Every time Prince Harry would be rumored to be dating someone, I would feel a white-hot anger, got green with envy when he dated Zimbabwean socialite Chelsey Davy. But I was happy to see that he had a crush on Halle Berry and had posters of her in his rooms at Eton College. Well, at least she’s half black, I would muse. My dreams of marrying Prince Harry eventually became more of a joke. My little sister, fully believing I would still marry him, asked me how would I ever marry him if I had never even been to the UK? Oh, I had always wanted to go to London and indulge in my obsession with British history at museums and visit historical sights. I had become obsessed with the British Royal family by that point and could trace their lineage to William the Conqueror in 1066. But I was on the path of creating a real future for myself. The dreamer was growing up and getting realistic. I could go to the UK and meet Prince Harry anytime.
So when my future husband was rumored to be dating that sophisticated half-black actress from that show Suits I once binged on. I flipped! She’s American, classy, smart, a humanitarian, well traveled and the personification of inner beauty and radiant style. Essentially she’s a modern era Jackie O: American royalty. Attending the wedding was imperative! Not long after their engagement announcement, I booked my flight to the UK. The now iconic pictures of her in that green dress and white coat in an English garden made me proud, I had to give my blessing!
I tell this whole story because somewhere along the way I became who I wanted to be when I was reading those magazines as a teen. I still have a long way to go on the journey of life. I have learned to dress well, flawlessly execute makeup and acquired the knowledge to become a person who is becoming her best self. I said I would write a blog that is an homage to Meghan Markel’s style and go out and buy things that looked like things she wore. However, when I looked into my closet many of my pieces were eerily similar to hers already. From her forest green dress and white pea coat. to her black turtleneck and tan skirt with black boots. On the path to emulating someone else, I became my truest self.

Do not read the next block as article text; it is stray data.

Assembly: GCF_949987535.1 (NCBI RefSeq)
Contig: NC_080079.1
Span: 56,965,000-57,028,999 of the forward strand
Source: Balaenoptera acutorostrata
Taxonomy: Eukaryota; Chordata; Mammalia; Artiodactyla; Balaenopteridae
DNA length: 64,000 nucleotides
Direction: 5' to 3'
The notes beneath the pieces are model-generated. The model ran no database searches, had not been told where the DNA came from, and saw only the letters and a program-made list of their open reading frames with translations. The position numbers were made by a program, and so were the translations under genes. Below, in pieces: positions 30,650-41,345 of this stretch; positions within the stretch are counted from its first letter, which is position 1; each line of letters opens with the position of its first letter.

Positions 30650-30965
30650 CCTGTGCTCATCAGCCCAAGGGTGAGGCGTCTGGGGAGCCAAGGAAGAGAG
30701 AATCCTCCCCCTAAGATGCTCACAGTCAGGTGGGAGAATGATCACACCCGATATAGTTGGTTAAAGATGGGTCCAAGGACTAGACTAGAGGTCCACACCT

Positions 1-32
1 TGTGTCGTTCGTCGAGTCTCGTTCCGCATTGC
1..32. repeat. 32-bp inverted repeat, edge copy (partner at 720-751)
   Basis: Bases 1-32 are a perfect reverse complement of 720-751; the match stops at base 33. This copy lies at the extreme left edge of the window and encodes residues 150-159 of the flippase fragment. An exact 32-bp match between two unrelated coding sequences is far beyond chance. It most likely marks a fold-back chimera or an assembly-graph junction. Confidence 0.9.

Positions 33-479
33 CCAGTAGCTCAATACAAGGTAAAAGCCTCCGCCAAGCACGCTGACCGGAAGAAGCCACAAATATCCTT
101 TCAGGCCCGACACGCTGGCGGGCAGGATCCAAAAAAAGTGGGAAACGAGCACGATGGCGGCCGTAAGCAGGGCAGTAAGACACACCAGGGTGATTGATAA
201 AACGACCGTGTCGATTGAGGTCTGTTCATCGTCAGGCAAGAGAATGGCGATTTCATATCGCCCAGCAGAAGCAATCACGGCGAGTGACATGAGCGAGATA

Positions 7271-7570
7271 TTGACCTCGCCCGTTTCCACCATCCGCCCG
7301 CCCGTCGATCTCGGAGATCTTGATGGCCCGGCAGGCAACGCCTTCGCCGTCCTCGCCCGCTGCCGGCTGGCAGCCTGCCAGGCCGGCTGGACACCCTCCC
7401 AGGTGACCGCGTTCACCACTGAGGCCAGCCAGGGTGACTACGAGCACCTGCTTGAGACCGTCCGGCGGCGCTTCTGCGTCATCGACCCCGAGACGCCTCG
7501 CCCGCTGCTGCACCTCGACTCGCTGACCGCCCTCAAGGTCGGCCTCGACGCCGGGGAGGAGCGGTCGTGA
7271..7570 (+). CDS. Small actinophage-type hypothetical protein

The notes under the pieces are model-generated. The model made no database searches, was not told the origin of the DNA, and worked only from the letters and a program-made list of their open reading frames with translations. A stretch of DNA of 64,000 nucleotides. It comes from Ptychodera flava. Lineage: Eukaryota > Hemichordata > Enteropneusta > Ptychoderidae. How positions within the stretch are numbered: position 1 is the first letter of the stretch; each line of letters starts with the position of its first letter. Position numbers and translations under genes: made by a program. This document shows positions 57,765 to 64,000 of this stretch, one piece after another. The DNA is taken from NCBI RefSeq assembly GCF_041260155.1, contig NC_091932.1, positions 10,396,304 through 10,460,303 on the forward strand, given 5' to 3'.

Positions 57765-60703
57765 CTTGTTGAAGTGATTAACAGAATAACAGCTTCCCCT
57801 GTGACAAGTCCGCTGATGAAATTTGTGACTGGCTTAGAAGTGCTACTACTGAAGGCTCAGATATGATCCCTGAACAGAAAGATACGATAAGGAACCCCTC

So I will still share my fashion tips soon on how to dress like Meghan, but I think what makes the Markle Sparkle is her genuine inner beauty, desire to keep growing, evolve and try to change to the world. That’s what really resonated with me. I see a bit of myself in her. I may not know her and she may not genuinely be any of the things I imagine she is. But I am more than happy to give my husband away to her. It’s just a feeling that she went on a similar journey to arrive at a destination of confidence. Nevertheless, it has little to do with the clothes and makeup you wear, but they certainly help you to wake up and take action. Dreaming has to stop at some point and make way for something tangible. Being your best self in the moment and creating a style your own.